Mainframe Propeller Head

Jan 5 2009   1:47PM GMT

SAP and .Net skills are big now…because it’s hard to find anyone doing Cobol?

Mark Fontecchio Mark Fontecchio Profile: Mark Fontecchio

Computerworld recently wrote a story on the “9 hottest skills for ’09.” Included among them are help desk support, networking and business intelligence. Topping the list, however, is programming and application development. That is a broad category, but the author narrows it down pretty quickly:

Ask any recruiter what the single most sought-after IT skill is at the moment, and the universal response is a three-letter word: SAP.

“The little joke in our industry right now is that if you have ‘SAP’ on your résumé right now, you have zero unemployment,” says Bruce Culbert, CEO of iSymmetry Inc., an IT consulting and recruitment firm with offices in Washington and Alpharetta, Ga.

That in itself is interesting and would probably make a good story over at SearchSAP. The author also mentions the strong need for .Net programmers as well. But what caught my eye was the end of the section, when the author describes one particular user’s situation. A senior IT director named Rich Schappert at Casey’s General Stores Inc., based in Ankeny, Iowa, said he’s been working the past five years to fill the company’s need for .Net and SQL Server programmers, and has found them in the local colleges’ student body.

The company, which operates 1,500-plus stores across the Midwest, has been moving its Cobol-based financial applications into the .Net environment to reduce its mainframe costs. “[It’s also] getting tougher to find people who know Cobol,” notes Schappert.

Hmm. So it seems to me that maybe knowing mainframe Cobol might trump all of those other skills, or at least be on par. The reason many of these companies are moving off the mainframe is because there aren’t enough people out there who know how to program on them. Or, at least, that’s the perception.

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  • Tuomoks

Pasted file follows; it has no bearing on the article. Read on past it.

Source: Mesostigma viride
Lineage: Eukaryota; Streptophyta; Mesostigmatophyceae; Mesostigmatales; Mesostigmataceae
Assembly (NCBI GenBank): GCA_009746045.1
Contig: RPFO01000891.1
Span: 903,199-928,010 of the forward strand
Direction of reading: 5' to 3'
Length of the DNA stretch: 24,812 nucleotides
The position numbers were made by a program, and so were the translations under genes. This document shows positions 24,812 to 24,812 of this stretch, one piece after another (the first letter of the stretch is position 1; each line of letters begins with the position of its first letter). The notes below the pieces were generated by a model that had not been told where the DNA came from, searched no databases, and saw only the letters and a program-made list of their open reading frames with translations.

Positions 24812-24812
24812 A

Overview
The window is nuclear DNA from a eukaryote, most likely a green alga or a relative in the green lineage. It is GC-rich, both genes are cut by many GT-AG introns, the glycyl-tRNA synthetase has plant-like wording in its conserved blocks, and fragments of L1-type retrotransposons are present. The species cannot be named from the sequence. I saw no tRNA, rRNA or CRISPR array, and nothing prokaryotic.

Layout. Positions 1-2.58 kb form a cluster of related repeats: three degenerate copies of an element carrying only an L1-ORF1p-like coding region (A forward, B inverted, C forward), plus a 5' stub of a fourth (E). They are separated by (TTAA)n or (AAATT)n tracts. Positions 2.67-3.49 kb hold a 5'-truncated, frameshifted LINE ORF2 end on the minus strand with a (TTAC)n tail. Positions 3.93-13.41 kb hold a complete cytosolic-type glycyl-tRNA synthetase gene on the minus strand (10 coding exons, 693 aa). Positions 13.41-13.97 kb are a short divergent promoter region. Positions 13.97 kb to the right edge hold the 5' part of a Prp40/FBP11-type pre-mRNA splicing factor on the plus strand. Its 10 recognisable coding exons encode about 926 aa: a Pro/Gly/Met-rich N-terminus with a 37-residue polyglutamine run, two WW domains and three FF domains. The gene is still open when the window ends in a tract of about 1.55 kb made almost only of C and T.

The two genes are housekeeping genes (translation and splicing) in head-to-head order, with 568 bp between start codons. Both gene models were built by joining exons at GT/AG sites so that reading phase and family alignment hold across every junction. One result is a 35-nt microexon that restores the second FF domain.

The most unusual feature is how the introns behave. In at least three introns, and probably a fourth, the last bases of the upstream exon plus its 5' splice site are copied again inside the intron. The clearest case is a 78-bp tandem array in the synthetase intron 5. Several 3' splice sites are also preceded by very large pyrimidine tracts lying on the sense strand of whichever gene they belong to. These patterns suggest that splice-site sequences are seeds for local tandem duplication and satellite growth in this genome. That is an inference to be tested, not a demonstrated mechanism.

Yes, it is a perception. First, there are a lot of people with COBOL skills (on all levels of COBOL) but , right or wrong, that skill is valued way lower than .NET or Java in corporate world. If the COBOL skills would pay the same, the job is same, there would be zero problems. Second - SAP, etc may be a solution for some but the fallacy that one system fits all can get very expensive, especially on long run. It is very hip to buy into the marketing hype, looks good, but in reality when all the costs and changes in business model have calculated (does anyone do that any more?) the results aren't sometimes so good. Of course this is good news for programmers and developers - again, in short term, but no fad (marketing based idea) has ever lasted as long as COBOL (or Fortran, or even CICS systems built in-house). The more depend the corporations come on some "solve it all" packages, the more expensive it gets later on and the less control over their own business they will have after a while. Cloud, SaaS, etc are a different, technical story - they don't force using any specific systems so the users still can have the control and are not forced to change the business models to fit to IT.
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